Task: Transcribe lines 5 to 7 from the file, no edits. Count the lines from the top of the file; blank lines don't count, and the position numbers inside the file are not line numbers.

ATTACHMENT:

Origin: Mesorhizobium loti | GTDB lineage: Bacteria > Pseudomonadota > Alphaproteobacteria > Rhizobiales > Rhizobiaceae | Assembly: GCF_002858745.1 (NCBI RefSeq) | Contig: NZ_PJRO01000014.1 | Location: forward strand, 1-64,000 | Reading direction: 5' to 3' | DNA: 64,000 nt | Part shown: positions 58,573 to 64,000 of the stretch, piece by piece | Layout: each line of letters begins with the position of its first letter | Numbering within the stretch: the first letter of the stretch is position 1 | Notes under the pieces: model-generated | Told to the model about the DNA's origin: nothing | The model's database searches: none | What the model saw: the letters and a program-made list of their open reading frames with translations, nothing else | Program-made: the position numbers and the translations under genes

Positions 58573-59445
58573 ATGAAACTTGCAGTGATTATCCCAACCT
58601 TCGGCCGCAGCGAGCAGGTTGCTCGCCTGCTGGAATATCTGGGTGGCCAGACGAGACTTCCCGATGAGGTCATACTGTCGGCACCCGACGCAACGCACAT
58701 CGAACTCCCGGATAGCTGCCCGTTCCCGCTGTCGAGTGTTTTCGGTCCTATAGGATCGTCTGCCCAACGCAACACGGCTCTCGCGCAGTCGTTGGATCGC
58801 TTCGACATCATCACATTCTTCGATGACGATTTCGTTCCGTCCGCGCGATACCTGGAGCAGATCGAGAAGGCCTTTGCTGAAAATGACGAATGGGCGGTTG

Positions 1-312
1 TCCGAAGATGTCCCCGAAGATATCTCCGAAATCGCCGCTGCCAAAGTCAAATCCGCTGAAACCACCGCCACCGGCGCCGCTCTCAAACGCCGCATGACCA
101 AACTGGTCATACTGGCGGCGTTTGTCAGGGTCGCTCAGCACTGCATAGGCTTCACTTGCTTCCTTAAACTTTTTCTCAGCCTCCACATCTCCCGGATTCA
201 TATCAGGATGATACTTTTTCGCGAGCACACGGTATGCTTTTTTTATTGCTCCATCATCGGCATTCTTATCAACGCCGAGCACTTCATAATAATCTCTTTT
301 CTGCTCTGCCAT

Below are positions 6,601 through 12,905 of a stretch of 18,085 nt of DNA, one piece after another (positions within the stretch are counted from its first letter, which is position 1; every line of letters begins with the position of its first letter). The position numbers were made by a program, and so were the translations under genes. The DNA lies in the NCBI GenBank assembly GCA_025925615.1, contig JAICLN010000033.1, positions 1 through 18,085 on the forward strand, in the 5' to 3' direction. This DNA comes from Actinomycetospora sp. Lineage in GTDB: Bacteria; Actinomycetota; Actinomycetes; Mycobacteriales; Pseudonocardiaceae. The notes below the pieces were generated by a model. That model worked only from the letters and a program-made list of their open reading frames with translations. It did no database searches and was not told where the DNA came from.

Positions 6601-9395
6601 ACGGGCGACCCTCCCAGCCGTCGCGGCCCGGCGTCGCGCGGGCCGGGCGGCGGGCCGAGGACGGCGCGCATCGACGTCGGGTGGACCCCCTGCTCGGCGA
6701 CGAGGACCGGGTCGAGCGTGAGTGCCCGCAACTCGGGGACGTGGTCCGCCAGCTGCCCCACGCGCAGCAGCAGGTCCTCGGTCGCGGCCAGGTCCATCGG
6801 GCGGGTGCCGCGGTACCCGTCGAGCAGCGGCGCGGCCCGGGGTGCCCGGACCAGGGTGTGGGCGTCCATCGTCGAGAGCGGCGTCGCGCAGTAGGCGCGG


58701 CGAACTCCCGGATAGCTGCCCGTTCCCGCTGTCGAGTGTTTTCGGTCCTATAGGATCGTCTGCCCAACGCAACACGGCTCTCGCGCAGTCGTTGGATCGC
58801 TTCGACATCATCACATTCTTCGATGACGATTTCGTTCCGTCCGCGCGATACCTGGAGCAGATCGAGAAGGCCTTTGCTGAAAATGACGAATGGGCGGTTG

Positions 1-312